We spent the day wandering around in the sunshine to re-set our clocks to Central Europe Time and shop for some provisions for the apartment.
We were provided with some food and drink in the apartment but for breakfast, we had only fruit and coffee.
The day was sunny so Scott started by buying some sunscreen. There’s a pharmacy by the Place near us.
We wanted to walk to the lake, which requires going downhill. On our walk with Maria, we were shown an elevator that got us down to a street where a number of buses run. The elevator is for a parking garage which also houses part of the original city walls of Geneva and the bastion, a fortification to defend the area where the Rhone River meets Lake Geneva.
We walked further downhill to the lake and to where we could see Jet d’Eau up close.
The jet was built in 1886 to release excess pressure from a hydraulic plant but has since become a symbol of the city.
More views of the lake:
We walked back up hill to get to Rue du Rhone, a major shopping street but it was almost all major international luxury brands like Prada, Ferragamo, all the Swiss watch making companies, and nothing particularly unique to Switzerland or Geneva, and certainly no local artisan shops. There was nothing we wanted to buy, not even Scott, who is more of a shopper than me when we’re on vacation.
So we took a pause, had a bit of lunch and tried another Swiss wine. This was a Pinot Gris which was a bit more oaky than I really like.
Many smaller shops were closed Sunday and are still closed today, Monday.
After some more wandering and window shopping, we went to a wine shop, Caveau de Bacchus, where we bought some Swiss wines, mainly from the Geneva area.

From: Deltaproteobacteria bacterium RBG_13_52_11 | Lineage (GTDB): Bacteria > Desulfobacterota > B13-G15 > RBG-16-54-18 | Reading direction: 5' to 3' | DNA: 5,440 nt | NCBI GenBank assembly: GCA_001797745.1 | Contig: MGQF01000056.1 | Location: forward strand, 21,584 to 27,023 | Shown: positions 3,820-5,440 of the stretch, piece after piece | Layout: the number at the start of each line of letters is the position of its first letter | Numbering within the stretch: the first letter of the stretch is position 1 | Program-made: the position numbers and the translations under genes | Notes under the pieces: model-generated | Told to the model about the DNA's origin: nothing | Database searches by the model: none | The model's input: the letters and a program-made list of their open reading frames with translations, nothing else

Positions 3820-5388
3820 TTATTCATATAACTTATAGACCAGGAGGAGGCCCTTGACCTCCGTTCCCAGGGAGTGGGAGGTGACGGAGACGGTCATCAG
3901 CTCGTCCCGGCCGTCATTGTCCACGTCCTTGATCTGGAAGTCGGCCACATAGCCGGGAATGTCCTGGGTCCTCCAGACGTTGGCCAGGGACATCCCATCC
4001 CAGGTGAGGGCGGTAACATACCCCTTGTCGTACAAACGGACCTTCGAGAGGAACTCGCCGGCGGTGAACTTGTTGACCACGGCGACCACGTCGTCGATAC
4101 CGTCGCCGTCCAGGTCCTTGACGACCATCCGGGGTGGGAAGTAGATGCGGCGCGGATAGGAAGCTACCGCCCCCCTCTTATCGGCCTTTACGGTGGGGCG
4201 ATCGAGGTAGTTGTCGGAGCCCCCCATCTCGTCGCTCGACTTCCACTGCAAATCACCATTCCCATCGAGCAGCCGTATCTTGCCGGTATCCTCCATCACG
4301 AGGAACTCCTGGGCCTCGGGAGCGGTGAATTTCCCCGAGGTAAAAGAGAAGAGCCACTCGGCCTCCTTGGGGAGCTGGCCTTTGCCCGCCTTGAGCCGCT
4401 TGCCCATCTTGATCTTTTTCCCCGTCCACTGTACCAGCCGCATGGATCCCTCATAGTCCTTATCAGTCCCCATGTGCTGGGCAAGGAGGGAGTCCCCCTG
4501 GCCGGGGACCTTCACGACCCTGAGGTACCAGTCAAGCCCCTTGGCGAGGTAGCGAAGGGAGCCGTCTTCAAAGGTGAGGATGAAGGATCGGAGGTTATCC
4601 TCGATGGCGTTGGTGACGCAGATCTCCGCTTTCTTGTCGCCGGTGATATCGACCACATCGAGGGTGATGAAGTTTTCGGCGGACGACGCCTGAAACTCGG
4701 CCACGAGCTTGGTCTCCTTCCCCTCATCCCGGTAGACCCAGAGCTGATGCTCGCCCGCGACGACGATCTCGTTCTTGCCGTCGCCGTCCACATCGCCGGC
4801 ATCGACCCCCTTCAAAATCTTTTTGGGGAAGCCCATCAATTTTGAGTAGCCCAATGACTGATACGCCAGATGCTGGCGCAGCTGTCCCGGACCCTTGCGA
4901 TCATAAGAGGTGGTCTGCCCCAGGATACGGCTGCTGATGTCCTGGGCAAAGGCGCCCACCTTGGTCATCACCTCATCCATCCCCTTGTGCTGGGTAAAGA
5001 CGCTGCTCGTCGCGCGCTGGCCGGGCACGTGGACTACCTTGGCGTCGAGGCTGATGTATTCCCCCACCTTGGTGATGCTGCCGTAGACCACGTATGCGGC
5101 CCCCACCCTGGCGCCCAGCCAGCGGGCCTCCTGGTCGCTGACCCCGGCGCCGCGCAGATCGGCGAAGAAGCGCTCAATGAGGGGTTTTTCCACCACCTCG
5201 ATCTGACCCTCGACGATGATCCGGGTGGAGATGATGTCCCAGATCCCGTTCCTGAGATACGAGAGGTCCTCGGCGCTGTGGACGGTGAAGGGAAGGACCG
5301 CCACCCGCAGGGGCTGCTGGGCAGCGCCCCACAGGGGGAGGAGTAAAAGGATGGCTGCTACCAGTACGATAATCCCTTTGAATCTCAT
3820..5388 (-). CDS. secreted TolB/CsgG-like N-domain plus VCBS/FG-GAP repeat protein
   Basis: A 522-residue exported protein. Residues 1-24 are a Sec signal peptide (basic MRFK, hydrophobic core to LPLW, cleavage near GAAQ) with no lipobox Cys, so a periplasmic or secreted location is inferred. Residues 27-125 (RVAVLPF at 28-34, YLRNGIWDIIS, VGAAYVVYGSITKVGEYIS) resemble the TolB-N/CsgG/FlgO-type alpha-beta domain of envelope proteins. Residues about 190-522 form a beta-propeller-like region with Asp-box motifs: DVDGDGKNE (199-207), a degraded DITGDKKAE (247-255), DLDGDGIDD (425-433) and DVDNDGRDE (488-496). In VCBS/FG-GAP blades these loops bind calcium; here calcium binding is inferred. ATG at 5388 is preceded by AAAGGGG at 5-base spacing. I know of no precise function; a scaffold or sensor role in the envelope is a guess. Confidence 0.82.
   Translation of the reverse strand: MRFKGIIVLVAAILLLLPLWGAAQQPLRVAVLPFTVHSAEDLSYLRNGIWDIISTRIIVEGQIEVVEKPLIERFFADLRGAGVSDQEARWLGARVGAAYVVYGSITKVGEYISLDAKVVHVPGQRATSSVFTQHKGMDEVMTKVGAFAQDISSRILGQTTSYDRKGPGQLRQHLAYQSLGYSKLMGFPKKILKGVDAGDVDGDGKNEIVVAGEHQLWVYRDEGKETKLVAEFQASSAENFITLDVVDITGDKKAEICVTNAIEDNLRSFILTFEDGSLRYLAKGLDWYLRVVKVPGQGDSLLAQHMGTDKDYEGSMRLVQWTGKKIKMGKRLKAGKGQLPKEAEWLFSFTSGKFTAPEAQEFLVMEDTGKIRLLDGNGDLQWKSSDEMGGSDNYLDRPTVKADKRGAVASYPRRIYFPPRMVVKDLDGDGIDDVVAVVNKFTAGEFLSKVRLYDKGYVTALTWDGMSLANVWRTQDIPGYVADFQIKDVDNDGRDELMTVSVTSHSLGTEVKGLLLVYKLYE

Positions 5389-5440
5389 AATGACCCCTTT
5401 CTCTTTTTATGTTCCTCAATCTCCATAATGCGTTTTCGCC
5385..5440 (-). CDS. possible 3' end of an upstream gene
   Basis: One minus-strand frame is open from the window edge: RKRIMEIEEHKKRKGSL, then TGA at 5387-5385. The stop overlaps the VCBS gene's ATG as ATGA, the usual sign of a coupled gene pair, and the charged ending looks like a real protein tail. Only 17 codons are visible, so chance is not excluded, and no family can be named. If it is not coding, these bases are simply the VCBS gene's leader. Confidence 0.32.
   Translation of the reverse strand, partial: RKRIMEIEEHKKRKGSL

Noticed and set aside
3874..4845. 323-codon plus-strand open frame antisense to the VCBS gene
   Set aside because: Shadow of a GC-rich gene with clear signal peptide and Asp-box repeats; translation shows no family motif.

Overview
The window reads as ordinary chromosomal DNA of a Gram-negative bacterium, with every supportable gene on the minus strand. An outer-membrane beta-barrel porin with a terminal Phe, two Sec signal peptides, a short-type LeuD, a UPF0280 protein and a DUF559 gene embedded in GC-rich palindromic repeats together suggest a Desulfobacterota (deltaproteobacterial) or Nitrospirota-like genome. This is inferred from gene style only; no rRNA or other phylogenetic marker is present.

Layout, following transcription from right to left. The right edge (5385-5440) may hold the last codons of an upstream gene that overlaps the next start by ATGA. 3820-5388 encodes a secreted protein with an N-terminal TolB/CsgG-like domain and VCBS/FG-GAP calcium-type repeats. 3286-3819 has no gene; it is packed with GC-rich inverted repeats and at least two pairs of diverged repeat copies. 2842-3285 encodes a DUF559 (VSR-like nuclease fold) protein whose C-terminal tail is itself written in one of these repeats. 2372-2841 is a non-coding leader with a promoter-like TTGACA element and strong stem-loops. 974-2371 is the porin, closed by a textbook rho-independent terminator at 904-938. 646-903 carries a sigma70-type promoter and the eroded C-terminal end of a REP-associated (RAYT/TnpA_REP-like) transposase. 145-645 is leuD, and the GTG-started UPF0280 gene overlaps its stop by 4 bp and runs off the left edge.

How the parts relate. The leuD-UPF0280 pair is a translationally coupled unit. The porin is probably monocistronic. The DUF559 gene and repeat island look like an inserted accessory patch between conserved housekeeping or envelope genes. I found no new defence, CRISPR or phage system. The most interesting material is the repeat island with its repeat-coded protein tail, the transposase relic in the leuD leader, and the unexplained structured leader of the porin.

With four bottles to carry, we took a bus to return to our apartment.
We realized we could see Jet d’Eau from the bus stop near our apartment.
We dropped the bottles off at the apartment, then went out for non-wine groceries.
After all that walking, we stopped for an aperitif at Pomme d’Or, where we had lunch on our first day. The sunny square was fairly busy as many people seemed to want to enjoy the sun and appreciate the blue sky.
For dinner, we went to Les Armures, famous in this city for its traditional fondue. It claims to be the oldest restaurant in Geneva. The fondue is served with bread and potatoes. I started with a green salad, but Scott started with Swiss onion soup, which he was assured is much better than French onion soup. It was pretty cheese forward and the broth was lighter than French onion soup. We wondered if it was a chicken broth.
The fondue was more complex and subtle than any fondue we have had before. The restaurant uses both Gruyère and Vacherin cheeses with a good dose of wine. Despite eating no meat, we found the fondue was more than the two of us could finish.
The restaurant is less than 5 minutes from the apartment, even at our slow post-dinner pace. We could have done with a longer walk home to wear off more cheese, but at least we had a nice view of Saint Pierre’s spire at night.